Global carbon emissions from burning fossil fuels are projected to rise only slightly in 2016, marking three years of almost no growth, says a study.
Researchers said that carbon emissions did not grow last year and the projected rise of only 0.2 percent for 2016 marks a clear break from the rapid emissions growth of 2.3 percent per year in the decade up to 2013, with just 0.7 percent growth seen in 2014.
The study, published in the Earth System Science Data journal, however, pointed out that although the break in emissions rise is in tandem with several countries pledging to decrease emissions until 2030, it falls short of the reductions needed to limit climate change well below two degrees Celsius.
"This third year of almost no growth in emissions is unprecedented at a time of strong economic growth. This is a great help for tackling climate change but it is not enough. Global emissions now need to decrease rapidly, not just stop growing," Corinne Le Quere, Professor at University of East Anglia (UEA) in Britain who led the data analysis, said.
The analysis by researchers at the University of East Anglia and the Global Carbon Project, a group of scientists who measure how much carbon dioxide (CO2) humans emit every year, and how much is subsequently absorbed by plants, land surfaces and oceans, showed emissions growth remained below one percent despite GDP growth exceeding three percent.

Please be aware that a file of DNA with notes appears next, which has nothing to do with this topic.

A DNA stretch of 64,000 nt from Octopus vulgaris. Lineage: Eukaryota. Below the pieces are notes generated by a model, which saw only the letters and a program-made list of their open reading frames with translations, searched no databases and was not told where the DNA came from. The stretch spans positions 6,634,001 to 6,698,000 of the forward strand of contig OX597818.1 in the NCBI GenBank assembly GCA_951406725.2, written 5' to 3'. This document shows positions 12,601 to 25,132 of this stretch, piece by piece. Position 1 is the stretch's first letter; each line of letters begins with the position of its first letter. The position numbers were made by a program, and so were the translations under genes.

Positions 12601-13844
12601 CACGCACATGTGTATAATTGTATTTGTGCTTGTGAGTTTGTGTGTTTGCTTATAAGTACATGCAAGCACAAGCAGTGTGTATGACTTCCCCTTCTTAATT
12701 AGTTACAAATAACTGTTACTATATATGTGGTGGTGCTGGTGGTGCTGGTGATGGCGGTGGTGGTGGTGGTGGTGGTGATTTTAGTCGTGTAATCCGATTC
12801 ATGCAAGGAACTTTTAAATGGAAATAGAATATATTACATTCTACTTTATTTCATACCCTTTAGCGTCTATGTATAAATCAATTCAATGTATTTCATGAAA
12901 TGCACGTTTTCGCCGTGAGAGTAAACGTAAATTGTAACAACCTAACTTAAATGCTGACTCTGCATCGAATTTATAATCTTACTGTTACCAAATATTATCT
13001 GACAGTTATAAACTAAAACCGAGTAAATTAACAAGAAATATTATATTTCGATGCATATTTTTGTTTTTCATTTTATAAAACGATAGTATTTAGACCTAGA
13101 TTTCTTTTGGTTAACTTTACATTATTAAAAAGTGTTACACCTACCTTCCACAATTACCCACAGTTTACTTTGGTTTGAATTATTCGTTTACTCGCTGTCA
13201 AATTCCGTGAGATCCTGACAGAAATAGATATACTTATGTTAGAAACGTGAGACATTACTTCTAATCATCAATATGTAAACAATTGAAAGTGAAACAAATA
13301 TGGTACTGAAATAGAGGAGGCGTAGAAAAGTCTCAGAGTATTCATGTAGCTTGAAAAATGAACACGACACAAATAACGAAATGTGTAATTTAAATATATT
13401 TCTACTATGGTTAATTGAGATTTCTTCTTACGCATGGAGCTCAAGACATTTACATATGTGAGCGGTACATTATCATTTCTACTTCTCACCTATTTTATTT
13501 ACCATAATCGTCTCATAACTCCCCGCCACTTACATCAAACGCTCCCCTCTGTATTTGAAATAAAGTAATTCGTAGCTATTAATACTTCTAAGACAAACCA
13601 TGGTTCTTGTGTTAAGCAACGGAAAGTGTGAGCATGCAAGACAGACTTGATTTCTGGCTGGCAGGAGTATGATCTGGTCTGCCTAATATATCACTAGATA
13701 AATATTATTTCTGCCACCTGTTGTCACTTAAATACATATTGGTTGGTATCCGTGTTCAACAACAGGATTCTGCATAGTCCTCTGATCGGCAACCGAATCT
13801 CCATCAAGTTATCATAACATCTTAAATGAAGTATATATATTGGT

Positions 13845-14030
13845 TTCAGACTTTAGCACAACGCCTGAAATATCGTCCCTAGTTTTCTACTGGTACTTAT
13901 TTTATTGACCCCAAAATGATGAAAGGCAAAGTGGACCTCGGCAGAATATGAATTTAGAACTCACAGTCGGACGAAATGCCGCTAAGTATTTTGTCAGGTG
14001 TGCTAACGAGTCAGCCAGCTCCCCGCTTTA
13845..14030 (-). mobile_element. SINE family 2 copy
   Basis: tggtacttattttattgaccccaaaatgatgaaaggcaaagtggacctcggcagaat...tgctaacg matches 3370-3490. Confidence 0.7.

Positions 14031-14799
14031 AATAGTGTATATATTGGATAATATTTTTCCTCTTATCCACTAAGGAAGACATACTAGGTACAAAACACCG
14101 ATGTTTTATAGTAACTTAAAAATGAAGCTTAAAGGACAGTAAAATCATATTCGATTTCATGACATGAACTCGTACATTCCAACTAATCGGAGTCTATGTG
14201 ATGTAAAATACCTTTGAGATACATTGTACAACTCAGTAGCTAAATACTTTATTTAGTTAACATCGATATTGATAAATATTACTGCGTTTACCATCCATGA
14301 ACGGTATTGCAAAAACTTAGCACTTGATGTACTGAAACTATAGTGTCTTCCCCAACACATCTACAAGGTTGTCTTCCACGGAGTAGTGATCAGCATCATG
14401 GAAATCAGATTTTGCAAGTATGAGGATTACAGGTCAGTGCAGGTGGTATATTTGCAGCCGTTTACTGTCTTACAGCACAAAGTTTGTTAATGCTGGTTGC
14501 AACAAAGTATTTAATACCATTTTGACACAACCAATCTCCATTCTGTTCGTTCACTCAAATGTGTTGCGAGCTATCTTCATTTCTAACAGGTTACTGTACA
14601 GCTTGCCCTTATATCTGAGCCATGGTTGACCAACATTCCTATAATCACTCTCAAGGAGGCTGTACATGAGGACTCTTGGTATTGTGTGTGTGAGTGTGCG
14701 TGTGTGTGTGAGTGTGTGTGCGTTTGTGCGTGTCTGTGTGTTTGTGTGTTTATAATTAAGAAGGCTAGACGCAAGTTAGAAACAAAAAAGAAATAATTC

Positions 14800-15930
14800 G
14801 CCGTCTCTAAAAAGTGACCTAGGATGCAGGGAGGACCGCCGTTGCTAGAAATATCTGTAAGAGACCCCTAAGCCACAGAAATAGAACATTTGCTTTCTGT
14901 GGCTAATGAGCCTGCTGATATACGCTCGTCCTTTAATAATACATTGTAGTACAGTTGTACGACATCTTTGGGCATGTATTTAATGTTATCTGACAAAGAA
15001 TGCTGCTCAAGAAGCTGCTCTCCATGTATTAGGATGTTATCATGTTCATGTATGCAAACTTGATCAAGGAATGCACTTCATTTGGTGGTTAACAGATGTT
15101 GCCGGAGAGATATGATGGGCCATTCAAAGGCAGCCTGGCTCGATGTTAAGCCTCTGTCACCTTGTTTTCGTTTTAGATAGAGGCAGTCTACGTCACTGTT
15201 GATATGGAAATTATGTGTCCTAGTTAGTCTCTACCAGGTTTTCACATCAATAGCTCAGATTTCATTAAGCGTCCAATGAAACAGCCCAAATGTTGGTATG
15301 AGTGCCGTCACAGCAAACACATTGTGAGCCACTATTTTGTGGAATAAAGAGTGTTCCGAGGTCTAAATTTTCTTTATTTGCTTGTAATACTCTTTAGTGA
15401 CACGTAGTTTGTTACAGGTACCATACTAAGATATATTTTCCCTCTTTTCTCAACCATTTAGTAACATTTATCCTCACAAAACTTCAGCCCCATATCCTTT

The researchers identified decreased use of coal in China and the US as the main reason behind the three-year slowdown.
China - the biggest emitter of CO2 at 29 percent - saw emissions decrease by 0.7 percent in 2015, compared to growth of more than five percent per year the previous decade. The scientists have projected a further reduction of 0.5 percent is projected for 2016.
The US, the second biggest emitter of CO2 at 15 percent, also reduced its coal use while increasing its oil and gas consumption and saw emissions decrease 2.6 percent last year. US emissions are projected to decrease by 1.7 percent in 2016.
The European Union's 28 member states are the third largest emitter causing 10 percent of emissions. The EU's CO2 emissions went up 1.4 percent in 2015, in contrast with longer term decreases.India contributed 6.3 percent of all global CO2 emissions in 2015, the study said.
The Global Carbon Budget analysis showed that, in spite of a lack of growth in emissions, the growth in atmospheric CO2 concentration was a record-high in 2015, and could be a record again in 2016 due to weak carbon sinks.
"Part of the CO2 emissions are absorbed by the ocean and by trees. With temperatures soaring in 2015 and 2016, less CO2 was absorbed by trees because of the hot and dry conditions related to the El Nino event. Atmospheric CO2 levels have exceeded 400 parts per million and will continue to rise and cause the planet to warm until emissions are cut down to near zero," Le Quere said.